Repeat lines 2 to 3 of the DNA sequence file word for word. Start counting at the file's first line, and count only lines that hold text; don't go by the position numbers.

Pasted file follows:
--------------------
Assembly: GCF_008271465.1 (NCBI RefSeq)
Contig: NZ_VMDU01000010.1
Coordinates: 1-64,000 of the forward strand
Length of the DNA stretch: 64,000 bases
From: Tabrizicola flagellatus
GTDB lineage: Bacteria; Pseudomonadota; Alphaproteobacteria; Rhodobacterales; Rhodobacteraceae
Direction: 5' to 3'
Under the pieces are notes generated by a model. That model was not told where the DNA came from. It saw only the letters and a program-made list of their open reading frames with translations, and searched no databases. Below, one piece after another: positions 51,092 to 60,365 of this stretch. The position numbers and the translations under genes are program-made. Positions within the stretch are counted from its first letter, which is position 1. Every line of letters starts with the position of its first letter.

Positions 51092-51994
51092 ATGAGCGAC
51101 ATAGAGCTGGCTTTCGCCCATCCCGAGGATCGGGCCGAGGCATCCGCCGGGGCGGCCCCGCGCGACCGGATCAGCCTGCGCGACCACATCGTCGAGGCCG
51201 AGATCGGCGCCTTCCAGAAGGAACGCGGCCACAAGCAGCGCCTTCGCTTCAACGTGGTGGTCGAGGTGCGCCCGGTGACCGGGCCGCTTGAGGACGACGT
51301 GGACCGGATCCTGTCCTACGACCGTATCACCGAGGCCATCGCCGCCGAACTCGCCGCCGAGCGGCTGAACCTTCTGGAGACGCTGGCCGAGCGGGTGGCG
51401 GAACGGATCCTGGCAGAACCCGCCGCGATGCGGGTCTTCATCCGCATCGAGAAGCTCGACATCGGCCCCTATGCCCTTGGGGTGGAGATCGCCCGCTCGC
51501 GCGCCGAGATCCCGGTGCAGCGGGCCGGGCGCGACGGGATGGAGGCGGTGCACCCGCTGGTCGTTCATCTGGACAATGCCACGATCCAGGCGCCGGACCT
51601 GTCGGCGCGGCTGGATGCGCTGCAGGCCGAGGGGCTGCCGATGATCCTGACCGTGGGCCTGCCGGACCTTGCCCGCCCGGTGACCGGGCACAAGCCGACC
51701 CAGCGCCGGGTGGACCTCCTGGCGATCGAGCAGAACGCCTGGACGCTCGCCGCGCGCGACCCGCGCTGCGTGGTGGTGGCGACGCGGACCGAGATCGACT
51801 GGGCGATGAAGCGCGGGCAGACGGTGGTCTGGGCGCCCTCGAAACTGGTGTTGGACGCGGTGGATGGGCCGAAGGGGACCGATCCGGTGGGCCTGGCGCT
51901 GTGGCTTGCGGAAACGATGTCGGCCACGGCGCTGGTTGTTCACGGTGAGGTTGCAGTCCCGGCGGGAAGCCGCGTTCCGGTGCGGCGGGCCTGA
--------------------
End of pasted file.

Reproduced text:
Contig: NZ_VMDU01000010.1
Coordinates: 1-64,000 of the forward strand